I recently started reading The Healing Woods by Martha Reben. The book was published over sixty years ago. For those of you not familiar with the work it is the memoir of a twenty year old tuberculous patent who spends the summer in the woods and lakes surrounding Saranac Lake, NY. She does not enter these formidable woodlands alone. She answers an ad in the local paper of a guide looking for a client for the summer. He was not expecting a her and she had grown up in the city. The two make an interesting pair.
Let me state right off the bat that many of the things they do are no longer appropriate for people traveling or camping. I've spend thousands of hours and hundreds of days in the woods and on lakes and rivers and never "let the critters wash the dishes with their tongues". But many of the descriptions the reader will find still ring true. When the storm suddenly arrives you are awoken inside the tent and can here the wind and feel the thunder. And as in real life, while the event passes quickly, the effects linger and it is not forgotten.
But as I read the book I kept asking myself "Why am I reading this particular book?" I think I now know the answer. When I was much younger I could not get enough of this type of reading. I grew up twenty minutes outside NYC. I went through every book I could find that dealt with spending time in the woods, on lakes or rivers or in the mountains. I was not particularly interested in fiction, although I did read that too. What I was looking for was stories about people living where I wanted to live, doing what I wanted to do. I remember very clearly spending a lot of time looking out classroom windows.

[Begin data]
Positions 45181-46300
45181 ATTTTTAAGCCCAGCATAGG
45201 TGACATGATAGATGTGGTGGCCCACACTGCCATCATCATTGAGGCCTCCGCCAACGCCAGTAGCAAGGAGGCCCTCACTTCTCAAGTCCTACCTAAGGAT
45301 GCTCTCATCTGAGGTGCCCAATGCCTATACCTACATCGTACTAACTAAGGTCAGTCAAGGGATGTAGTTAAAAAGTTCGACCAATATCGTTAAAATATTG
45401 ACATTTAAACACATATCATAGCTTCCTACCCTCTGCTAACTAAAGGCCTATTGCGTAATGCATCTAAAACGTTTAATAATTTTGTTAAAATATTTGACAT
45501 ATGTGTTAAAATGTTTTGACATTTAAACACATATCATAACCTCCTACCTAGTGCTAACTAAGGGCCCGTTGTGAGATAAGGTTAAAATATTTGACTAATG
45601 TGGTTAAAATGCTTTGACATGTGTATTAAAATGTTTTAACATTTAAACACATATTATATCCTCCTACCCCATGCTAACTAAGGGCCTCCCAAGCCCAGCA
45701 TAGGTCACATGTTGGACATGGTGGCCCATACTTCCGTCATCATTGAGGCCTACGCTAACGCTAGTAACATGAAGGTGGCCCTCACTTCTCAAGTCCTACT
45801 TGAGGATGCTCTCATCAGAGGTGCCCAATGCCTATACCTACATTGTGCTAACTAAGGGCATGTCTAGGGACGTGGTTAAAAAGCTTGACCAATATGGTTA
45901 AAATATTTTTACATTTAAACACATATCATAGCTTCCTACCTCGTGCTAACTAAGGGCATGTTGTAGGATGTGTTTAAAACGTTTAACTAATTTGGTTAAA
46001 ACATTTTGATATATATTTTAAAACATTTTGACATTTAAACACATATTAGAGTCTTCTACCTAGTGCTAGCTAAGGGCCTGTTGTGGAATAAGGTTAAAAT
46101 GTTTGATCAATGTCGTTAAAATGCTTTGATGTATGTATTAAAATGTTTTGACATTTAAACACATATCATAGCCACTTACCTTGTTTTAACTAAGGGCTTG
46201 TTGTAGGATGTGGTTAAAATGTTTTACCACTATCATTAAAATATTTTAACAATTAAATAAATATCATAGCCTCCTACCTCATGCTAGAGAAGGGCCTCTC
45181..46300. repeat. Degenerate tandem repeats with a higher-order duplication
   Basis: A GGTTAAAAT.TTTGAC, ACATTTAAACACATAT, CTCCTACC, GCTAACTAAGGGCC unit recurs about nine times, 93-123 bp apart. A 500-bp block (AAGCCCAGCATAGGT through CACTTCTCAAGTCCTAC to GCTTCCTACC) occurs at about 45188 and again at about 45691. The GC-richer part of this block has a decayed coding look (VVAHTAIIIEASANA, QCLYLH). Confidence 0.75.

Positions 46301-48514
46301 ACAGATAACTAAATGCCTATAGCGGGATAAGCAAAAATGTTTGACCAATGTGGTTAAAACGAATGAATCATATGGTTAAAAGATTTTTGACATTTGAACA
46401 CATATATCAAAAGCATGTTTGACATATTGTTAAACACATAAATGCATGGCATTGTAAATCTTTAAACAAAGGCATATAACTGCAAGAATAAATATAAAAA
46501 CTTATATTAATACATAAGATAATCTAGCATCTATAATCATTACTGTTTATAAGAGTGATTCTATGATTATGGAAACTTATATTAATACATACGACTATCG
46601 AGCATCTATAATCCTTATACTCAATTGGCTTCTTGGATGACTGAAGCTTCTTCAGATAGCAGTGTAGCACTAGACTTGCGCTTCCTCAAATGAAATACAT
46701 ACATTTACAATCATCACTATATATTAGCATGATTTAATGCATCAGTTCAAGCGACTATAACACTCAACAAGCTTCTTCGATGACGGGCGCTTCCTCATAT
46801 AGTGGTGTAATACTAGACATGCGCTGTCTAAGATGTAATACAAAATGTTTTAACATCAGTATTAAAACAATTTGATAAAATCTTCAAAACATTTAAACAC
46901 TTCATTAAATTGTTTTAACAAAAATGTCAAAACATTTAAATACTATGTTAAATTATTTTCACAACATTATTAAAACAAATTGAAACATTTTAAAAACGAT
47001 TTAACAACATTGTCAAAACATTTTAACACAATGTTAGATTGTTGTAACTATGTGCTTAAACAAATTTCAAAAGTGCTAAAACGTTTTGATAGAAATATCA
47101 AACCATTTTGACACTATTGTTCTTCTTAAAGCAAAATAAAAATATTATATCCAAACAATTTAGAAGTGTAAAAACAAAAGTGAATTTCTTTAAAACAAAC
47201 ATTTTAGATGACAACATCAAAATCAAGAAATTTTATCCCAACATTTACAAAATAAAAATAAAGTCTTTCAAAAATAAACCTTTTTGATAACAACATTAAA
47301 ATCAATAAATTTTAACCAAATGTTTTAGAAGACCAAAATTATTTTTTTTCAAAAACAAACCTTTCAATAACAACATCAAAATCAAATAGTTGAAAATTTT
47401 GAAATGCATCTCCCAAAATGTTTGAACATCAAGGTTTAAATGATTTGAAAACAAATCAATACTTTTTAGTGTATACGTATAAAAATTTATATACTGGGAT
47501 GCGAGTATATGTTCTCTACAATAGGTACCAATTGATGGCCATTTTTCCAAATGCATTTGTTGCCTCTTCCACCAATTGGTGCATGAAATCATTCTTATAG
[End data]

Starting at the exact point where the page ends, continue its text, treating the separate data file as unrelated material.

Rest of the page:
So when I picked up The Healing Woods I immediately recognized an old friend whom I had never met. This idea lead me to wondering if others did the same: do we all continue to read the same sorts of things throughout our lives? Now I know that I have read other types of books and many different authors over the years. Being the curious individual that I am, many librarians share that trait, I've covered all genres and done more then my fair share of deviling into the different Dewey Decimal numbers.
But I often come back to this type of read. Even though I have lived in the middle of the Adirondack Park for over thirty years and the woods are pretty much just across the street I still like reading about living or traveling through the woods, lakes and mountains.
So I'll leave you today with two thoughts: if you enjoy reading about being in the woods you could do worse then to pick up a copy of Reben's work, and if you ever find yourself drawn to a book but can't quite figure out why you might want to read it, just do it. Read the book. You might just be traveling back to what excited you about reading in the first place.
See you at the library,